* The decibel (dB) scale is tricky to understand. Here’s a table with the noise levels from some everyday occurrences. Anything below around 60dB is considered below normal conversational levels so it is quiet. Effectively, this means all of the examples in the table above will be virtually silent from as little as 10feet away. That is pretty darn quiet.
What can you use a generator for when camping?
The possibilities are endless when you have a generator at your campsite! Look at these suggestions below to get an idea of how you can capitalize on using a generator while tent camping.
- Kitchen appliances such as blenders, crockpots, griddles, etc.
- Turn your campsite into an outside kitchen
- Charge devices such as smartphones, flip phones, tablets, portable gaming systems, etc.
- Turn a small part of your campsite into a technology haven. Go the extra mile and bring a small television and favorite gaming system for the gamers in your family young and old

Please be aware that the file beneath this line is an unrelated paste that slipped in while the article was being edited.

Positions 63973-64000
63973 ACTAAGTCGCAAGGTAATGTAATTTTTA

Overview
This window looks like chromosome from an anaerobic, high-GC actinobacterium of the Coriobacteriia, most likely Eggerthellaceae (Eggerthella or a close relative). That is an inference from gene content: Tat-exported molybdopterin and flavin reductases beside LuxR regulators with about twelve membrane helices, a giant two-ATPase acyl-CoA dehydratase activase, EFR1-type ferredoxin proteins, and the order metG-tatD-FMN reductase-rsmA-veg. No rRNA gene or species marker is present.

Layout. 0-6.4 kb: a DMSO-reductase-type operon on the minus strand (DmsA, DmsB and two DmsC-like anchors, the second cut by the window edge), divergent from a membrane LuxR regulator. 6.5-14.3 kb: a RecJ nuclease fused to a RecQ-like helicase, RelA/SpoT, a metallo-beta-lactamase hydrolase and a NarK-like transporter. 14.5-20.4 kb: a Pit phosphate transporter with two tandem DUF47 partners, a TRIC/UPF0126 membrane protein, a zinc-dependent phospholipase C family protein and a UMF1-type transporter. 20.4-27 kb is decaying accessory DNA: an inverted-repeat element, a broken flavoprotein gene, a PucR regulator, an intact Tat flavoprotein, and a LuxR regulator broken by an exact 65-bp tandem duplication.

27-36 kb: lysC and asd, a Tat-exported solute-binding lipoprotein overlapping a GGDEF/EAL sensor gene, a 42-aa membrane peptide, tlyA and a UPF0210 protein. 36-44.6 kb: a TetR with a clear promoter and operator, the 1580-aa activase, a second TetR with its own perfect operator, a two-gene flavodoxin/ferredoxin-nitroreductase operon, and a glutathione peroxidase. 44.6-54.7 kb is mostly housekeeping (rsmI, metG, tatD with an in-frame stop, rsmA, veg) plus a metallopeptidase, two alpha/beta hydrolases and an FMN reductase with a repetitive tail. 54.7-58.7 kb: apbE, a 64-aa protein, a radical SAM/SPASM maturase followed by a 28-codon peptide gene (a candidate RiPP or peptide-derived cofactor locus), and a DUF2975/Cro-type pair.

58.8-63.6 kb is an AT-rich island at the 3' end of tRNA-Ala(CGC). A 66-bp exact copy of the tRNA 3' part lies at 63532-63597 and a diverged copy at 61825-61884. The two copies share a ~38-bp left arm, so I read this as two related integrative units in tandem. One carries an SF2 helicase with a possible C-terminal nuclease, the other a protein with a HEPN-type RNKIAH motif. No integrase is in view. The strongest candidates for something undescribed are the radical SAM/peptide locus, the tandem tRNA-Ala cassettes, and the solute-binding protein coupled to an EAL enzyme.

- If you have a baby joining, power devices such as bottle warmers, baby wipe warmers, etc.
- Love your tunes? Use your camping generator to power your radio, MP3, or iPod so your campsite is a 24/7 dance party
- Give new life to your campsite by hooking up colored lights to decorate for a birthday or holiday celebration!
- Plug a lamp into your generator to light up your campsite more while you’re outside at night
- Keep your tent cool with a tent fan that has some real power
- Plug a fridge cooler into your generator to keep food and drinks cold. A generator will protect your car battery even if you only have a cheaper, 12V Thermoelectric Cooler too.
How Many Things Can I Run From a Camping Generator?
As we have mentioned, the sweet spot for inverter generators is around 1800W continuous and 2300W peak.
For the most part, figuring out how many devices you can run is a simple case of addition. Look at the rated Wattage of each appliance you want to use. Add them all together. If it comes to less than 1800W you are good to go.